Stamford Hill primary school in Tottenham, north London, has installed an edible playground as part of a countrywide initiative to combat childhood obesity.
Raised beds will be installed for salads and root vegetables, fruit trees established and compost areas set up. The aim is to educate children about where their food comes from, with planting and harvesting workshops held throughout the year.
Support from the People’s Postcode Lottery has enabled Trees for Cities, the charity behind the scheme, to set up edible playgrounds in primary schools across London, Reading, Manchester, Leeds and Birmingham.
The first edible playground was created in 2003, and there are now more than 30 in the UK, with plans to roll out 40 more over the next three years.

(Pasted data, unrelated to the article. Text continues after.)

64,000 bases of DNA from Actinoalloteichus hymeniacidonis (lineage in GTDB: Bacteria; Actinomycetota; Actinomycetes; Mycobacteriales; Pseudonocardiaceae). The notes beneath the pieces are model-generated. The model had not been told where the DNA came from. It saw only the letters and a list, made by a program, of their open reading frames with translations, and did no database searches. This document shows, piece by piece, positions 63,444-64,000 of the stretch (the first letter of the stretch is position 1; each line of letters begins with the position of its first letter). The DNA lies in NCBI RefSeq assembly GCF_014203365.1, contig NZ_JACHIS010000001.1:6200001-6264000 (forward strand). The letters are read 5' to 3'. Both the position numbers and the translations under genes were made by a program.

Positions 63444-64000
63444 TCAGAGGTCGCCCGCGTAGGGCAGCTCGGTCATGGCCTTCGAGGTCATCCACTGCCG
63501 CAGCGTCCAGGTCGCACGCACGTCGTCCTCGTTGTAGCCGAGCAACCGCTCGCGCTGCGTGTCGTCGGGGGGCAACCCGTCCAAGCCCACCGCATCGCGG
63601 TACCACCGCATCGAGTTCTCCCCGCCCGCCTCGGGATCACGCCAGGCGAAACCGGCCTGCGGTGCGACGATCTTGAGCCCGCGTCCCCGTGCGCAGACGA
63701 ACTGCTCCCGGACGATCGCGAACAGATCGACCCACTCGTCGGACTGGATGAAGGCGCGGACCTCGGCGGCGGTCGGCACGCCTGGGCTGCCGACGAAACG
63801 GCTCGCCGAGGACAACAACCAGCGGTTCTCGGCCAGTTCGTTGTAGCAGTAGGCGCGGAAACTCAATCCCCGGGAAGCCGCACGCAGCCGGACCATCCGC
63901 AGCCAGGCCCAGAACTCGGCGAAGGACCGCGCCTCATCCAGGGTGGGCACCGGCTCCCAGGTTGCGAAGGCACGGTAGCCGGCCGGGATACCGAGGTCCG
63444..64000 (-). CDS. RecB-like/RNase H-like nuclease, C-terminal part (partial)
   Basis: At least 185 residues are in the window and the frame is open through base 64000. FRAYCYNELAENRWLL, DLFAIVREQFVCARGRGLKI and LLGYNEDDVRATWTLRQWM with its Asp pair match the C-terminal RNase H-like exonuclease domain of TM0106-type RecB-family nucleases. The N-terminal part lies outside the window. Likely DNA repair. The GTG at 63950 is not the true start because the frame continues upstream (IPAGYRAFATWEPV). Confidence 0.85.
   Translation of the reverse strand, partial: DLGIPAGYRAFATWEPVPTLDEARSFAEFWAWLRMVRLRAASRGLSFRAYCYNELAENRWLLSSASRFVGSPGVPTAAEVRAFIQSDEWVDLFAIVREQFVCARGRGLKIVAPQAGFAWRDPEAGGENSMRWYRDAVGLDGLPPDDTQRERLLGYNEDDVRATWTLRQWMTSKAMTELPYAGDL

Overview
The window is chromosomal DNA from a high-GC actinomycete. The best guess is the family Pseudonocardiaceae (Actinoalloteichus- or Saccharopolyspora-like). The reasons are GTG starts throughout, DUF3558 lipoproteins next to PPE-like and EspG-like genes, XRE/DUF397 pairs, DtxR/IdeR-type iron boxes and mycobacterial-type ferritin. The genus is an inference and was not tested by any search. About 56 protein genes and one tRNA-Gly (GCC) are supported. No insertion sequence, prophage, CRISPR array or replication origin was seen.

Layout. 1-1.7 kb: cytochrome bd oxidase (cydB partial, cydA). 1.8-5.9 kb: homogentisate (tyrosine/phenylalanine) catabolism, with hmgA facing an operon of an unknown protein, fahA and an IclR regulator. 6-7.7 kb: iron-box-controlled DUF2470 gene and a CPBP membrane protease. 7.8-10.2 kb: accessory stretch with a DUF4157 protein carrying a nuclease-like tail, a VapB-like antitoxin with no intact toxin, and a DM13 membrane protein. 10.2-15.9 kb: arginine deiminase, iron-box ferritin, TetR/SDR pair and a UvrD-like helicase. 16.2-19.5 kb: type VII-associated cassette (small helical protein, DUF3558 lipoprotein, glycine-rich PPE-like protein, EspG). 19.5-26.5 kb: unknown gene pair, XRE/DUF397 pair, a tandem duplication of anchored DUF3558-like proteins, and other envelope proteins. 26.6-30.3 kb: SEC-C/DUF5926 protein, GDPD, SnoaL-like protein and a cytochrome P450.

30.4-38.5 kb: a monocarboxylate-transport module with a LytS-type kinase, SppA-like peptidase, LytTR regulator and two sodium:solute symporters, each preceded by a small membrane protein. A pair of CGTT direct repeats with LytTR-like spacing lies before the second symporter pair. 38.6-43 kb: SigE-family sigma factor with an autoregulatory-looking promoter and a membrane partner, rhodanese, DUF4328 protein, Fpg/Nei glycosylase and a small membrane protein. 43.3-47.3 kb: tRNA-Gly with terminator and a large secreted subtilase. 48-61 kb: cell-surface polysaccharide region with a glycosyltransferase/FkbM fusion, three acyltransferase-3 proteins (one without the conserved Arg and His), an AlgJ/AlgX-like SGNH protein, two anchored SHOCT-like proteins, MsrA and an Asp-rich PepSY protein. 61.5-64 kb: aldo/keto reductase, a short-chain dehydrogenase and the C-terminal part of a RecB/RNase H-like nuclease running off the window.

Stamford Hill is one of 10 schools that will act as flagship projects, chosen because of their location in cities with high levels of childhood obesity and food poverty.
Kathy O’Sullivan, the school’s headteacher, said: “As part of our ongoing work on healthy eating we have installed a kitchen and employed our own cook. A cooking room is also being installed so we can develop the cooking curriculum across the school.
“We are keen to extend our work on healthy schools . . . growing our food felt like the next logical step.”
On average, installing an edible playground costs about £30,000, which covers everything from the initial design, construction, educational support and project management.
David Elliott, chief executive at Trees for Cities, said: “Our edible playgrounds programme addresses several key areas of concern around children’s health. They teach pupils where food comes from, that healthy food can be the easy choice, in and out of school, and encourage physical activity.”